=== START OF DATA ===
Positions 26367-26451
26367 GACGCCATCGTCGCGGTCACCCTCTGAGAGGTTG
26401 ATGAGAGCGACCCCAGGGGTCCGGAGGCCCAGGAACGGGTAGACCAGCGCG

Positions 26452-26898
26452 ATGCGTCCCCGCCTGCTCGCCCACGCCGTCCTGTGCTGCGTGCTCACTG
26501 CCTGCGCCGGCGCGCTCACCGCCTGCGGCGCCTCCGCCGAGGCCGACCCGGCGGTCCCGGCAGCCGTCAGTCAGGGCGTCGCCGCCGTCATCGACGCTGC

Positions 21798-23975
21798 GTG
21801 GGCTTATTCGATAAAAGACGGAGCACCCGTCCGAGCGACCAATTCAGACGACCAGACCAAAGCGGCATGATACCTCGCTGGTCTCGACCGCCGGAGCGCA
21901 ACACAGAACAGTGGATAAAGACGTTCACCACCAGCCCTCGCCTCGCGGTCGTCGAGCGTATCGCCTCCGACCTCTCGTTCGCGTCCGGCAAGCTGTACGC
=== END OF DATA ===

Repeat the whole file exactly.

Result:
Positions 26367-26451
26367 GACGCCATCGTCGCGGTCACCCTCTGAGAGGTTG
26401 ATGAGAGCGACCCCAGGGGTCCGGAGGCCCAGGAACGGGTAGACCAGCGCG

Positions 26452-26898
26452 ATGCGTCCCCGCCTGCTCGCCCACGCCGTCCTGTGCTGCGTGCTCACTG
26501 CCTGCGCCGGCGCGCTCACCGCCTGCGGCGCCTCCGCCGAGGCCGACCCGGCGGTCCCGGCAGCCGTCAGTCAGGGCGTCGCCGCCGTCATCGACGCTGC

Positions 21798-23975
21798 GTG
21801 GGCTTATTCGATAAAAGACGGAGCACCCGTCCGAGCGACCAATTCAGACGACCAGACCAAAGCGGCATGATACCTCGCTGGTCTCGACCGCCGGAGCGCA
21901 ACACAGAACAGTGGATAAAGACGTTCACCACCAGCCCTCGCCTCGCGGTCGTCGAGCGTATCGCCTCCGACCTCTCGTTCGCGTCCGGCAAGCTGTACGC